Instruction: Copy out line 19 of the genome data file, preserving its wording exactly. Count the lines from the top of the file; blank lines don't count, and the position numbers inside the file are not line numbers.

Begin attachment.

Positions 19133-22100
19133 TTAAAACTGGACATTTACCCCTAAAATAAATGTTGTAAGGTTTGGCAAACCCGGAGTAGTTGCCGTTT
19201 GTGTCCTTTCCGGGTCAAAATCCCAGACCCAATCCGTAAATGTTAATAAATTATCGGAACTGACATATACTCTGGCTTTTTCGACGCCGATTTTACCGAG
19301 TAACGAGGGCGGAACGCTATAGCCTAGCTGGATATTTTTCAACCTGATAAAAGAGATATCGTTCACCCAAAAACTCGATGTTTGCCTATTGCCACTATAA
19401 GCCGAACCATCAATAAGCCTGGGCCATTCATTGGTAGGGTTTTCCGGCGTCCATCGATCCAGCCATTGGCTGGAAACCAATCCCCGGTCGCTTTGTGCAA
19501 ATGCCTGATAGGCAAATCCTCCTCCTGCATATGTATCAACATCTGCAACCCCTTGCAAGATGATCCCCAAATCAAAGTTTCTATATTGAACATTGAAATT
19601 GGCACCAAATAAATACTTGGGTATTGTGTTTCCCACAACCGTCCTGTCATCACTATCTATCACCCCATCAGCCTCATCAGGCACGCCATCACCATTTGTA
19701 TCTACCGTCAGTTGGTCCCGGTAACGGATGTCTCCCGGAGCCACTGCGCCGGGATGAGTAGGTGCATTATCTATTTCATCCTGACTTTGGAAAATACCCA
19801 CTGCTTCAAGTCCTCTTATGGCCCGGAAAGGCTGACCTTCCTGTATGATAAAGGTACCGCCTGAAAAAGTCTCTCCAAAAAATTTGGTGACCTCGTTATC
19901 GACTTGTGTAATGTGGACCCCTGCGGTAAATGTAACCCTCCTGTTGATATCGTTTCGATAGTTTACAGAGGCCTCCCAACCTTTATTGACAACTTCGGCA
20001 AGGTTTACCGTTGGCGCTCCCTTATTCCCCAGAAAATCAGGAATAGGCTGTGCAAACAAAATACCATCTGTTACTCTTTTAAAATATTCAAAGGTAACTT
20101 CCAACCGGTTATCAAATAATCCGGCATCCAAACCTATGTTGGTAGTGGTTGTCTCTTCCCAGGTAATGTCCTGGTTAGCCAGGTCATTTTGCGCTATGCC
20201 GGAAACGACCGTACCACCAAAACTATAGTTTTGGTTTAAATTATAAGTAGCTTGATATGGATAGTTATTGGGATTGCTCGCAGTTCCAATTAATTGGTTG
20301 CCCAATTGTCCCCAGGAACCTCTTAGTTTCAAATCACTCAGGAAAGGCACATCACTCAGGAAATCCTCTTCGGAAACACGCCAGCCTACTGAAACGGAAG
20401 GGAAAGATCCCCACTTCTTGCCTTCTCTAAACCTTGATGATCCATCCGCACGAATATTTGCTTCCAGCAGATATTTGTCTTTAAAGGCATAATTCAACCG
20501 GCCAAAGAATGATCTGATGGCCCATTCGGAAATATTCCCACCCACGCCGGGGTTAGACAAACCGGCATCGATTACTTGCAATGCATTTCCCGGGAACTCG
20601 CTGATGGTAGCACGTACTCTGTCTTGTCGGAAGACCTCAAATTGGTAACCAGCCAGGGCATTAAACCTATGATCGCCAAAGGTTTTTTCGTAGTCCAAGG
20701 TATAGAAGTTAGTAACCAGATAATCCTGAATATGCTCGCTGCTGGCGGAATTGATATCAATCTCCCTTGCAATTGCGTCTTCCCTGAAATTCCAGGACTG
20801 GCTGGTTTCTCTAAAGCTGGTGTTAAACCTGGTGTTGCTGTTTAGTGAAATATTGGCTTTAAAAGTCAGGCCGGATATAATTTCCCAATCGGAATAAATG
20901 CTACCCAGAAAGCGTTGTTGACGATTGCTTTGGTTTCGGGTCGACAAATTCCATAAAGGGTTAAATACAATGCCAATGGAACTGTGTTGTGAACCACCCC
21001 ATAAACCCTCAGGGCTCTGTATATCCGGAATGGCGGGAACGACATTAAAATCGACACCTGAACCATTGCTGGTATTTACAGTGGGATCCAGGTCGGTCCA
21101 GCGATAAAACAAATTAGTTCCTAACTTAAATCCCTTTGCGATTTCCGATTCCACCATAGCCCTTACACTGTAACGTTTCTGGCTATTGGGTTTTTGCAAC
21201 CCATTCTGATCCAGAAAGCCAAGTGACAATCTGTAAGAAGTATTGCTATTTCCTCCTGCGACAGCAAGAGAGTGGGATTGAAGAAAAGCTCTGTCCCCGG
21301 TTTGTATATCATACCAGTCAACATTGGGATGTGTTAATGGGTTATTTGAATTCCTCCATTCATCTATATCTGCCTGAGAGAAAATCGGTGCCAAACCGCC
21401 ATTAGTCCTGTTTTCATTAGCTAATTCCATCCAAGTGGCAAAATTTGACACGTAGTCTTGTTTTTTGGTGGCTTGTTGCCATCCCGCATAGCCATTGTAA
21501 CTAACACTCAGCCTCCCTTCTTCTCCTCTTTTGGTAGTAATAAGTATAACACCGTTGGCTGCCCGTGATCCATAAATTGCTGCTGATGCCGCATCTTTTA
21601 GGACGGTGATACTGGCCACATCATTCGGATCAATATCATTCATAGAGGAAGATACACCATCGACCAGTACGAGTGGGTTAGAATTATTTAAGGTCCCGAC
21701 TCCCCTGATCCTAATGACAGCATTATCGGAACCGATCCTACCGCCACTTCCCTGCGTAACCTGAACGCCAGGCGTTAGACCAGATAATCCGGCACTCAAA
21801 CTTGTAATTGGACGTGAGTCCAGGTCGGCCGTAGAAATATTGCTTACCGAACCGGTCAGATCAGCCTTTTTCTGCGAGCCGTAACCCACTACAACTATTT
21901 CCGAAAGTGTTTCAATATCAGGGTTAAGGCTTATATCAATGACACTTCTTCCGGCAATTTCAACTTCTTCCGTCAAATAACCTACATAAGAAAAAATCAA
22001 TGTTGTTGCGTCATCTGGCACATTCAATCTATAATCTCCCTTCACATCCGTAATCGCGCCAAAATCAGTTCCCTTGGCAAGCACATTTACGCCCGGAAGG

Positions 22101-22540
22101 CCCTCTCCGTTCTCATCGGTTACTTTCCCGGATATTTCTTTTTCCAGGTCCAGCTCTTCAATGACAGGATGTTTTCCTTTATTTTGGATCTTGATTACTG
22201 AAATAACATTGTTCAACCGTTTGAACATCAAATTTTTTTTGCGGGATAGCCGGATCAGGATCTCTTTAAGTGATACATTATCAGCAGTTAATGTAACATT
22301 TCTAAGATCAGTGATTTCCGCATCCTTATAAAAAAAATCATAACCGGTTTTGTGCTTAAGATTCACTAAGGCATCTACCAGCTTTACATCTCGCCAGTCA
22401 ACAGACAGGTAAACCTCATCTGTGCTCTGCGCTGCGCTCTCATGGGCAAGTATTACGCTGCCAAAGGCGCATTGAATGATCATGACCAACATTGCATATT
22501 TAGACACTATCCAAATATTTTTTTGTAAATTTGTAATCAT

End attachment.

20801 GCTGGTTTCTCTAAAGCTGGTGTTAAACCTGGTGTTGCTGTTTAGTGAAATATTGGCTTTAAAAGTCAGGCCGGATATAATTTCCCAATCGGAATAAATG